Finally, the one thing no one can live without – and the cause of friction between nearly every couple we know (!) – A.C. or air conditioning. A.C. is non-negotiable. I don’t know how people lived in the desert in temperatures of up to 50 degrees + without it!!

The constant battle is finding the sweet spot which keeps the temperature at a happy medium – and of course that is different for everyone, which leads to friction – he wants it colder, you want it warmer, and vice versa! Personally I think a medium temperature of around 24 degrees is just about perfect… ;0)

And that brings this list of top 10 essentials for living in the desert to an end. I hope if you are thinking about moving to live in hotter climes it has given you some tips on what will help make life more comfortable and bearable. Please let me know if there is anything you think I should have included!!

Apart from that, stay cool, stay well and stay hydrated – until next time!

Anne :0)

It’s all happening in Riyadh!

Hello and welcome back to the December edition of Our Big Arabian Adventure blog! There has been a lot going on in Riyadh over the past couple of months with the launch of ‘Riyadh Season’ an entertainment and sporting extravaganza which started in October and will run until March.

I’ve put together a round up of events we’ve been at recently for this blog. The Riyadh Season events happening all over the city including: a Winter Wonderland fun fair, a specially built venue with restaurants, an enormous dancing and light show fountain, an open air cinema and pop up restaurants, there are concerts, Cirque du Soleil, WWE, Formula E, the world heavy weight boxing fight Clash on the Dunes between Joshua and Ruiz, tennis, showjumping etc etc – the list goes on.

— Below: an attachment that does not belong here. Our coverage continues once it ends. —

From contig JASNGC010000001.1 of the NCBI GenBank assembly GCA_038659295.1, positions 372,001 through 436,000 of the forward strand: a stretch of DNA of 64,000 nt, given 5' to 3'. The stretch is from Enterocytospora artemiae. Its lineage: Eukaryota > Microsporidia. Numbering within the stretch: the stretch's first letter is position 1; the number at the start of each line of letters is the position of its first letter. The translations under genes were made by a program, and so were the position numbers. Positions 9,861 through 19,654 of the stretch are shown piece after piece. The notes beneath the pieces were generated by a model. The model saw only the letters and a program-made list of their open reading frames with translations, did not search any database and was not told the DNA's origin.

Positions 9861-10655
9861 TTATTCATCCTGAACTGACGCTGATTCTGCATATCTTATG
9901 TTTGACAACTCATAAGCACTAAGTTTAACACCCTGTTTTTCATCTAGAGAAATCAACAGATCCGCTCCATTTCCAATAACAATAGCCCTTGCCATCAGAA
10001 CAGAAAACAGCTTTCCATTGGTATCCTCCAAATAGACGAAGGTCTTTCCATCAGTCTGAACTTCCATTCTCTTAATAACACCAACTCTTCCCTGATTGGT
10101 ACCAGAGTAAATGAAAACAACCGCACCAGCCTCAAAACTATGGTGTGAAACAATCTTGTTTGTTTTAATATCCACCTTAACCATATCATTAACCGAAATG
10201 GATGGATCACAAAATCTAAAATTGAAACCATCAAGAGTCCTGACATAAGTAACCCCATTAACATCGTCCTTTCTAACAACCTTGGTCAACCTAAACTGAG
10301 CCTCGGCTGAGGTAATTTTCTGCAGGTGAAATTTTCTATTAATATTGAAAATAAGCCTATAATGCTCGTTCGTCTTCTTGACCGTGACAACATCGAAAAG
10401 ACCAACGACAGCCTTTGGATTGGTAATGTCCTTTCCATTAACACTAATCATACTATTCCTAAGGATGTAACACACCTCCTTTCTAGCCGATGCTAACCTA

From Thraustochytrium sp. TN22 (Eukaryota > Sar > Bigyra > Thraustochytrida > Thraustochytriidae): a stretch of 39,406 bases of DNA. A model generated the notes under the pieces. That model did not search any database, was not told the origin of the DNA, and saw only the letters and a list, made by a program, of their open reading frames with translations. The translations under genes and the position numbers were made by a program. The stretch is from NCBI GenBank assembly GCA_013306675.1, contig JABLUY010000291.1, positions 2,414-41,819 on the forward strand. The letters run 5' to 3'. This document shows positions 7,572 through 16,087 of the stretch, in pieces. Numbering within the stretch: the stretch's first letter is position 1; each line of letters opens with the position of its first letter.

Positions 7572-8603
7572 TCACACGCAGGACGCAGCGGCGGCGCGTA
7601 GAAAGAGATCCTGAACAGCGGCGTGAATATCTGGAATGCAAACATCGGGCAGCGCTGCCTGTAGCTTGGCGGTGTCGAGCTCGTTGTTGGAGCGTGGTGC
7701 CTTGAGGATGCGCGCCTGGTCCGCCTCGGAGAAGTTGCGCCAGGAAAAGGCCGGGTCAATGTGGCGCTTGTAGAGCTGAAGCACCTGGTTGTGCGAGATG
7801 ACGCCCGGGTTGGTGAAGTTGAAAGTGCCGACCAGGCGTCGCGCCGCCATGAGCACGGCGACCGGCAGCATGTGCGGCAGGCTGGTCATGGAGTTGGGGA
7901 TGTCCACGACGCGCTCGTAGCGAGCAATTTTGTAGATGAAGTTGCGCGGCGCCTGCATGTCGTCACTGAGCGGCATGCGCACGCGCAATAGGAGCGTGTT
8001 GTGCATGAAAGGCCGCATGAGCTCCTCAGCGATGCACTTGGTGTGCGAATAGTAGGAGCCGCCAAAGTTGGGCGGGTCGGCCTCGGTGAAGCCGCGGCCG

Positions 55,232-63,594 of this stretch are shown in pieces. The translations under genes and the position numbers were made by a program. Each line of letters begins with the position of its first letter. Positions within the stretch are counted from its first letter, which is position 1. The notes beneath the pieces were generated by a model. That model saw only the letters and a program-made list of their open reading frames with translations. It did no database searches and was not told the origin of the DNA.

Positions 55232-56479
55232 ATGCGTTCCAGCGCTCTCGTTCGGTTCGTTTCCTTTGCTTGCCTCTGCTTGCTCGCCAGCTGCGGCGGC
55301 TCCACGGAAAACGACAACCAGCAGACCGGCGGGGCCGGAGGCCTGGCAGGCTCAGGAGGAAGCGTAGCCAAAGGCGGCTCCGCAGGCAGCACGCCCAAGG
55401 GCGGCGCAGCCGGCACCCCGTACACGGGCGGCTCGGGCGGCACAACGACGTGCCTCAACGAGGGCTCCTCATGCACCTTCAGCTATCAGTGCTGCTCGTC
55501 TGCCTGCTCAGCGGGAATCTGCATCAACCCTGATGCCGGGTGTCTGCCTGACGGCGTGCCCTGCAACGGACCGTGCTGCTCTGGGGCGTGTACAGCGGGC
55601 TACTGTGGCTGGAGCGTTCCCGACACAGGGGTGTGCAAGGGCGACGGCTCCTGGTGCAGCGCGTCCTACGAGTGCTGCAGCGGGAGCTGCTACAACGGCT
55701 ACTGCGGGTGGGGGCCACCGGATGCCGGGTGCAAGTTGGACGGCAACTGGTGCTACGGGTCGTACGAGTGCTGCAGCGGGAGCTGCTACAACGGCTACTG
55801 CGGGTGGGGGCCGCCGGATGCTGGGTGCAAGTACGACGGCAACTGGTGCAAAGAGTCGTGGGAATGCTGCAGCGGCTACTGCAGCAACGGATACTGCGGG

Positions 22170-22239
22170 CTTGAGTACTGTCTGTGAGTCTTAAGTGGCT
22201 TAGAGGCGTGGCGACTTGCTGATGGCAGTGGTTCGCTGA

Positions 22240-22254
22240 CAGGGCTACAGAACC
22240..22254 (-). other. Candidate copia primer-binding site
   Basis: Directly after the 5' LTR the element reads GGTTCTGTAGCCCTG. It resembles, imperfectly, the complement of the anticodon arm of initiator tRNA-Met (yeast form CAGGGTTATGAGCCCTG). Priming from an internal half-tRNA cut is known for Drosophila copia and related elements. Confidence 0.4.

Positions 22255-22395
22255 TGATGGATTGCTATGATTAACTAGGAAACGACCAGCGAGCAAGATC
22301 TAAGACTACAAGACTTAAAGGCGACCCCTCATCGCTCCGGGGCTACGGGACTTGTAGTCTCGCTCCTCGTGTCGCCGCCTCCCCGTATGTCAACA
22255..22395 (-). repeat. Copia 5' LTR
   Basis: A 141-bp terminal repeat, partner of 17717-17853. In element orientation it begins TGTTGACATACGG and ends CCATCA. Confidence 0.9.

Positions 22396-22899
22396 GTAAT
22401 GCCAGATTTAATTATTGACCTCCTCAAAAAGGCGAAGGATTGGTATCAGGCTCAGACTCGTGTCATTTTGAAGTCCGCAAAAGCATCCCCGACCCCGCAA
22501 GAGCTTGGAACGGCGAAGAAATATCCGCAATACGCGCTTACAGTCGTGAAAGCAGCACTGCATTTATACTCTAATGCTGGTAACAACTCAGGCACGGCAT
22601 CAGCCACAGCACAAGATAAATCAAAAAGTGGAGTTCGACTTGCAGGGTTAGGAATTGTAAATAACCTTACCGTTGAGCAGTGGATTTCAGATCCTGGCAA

There has never been anything quite like it in KSA before and everyone is LOVING it!! The only downside is the traffic is CRAZY, there is much to be learned around moving large crowds in and out of venues (!) but apart from that it has been a really exciting time for the city and for the Kingdom.

I’ve been to a number of the events so here’s a quick round up of what I’ve been up to:

Stephen and I went to the Formula E Championship in an area called Diriyah. It’s an international racing event with high performing single seat electric cars. It was really fun watching them battle it out around the track – and watching the slick operation which swung into place when there was a crash and the damaged car had to be lifted away with a crane (thankfully no injuries). Then there was the Formula E village which was full of displays and interactive exhibits and later there was a full on concert. The atmosphere was fantastic and there were seemingly endless coach loads of young Saudis arriving one after the other to dance the night away. Dress codes were being pushed to the limits and it was just lovely to see crowds of young guys and girls mingling together and enjoying the music. Our Saudi friend said he was just so happy that there are events and concerts now that he can go and enjoy together with his brothers, cousins and friends.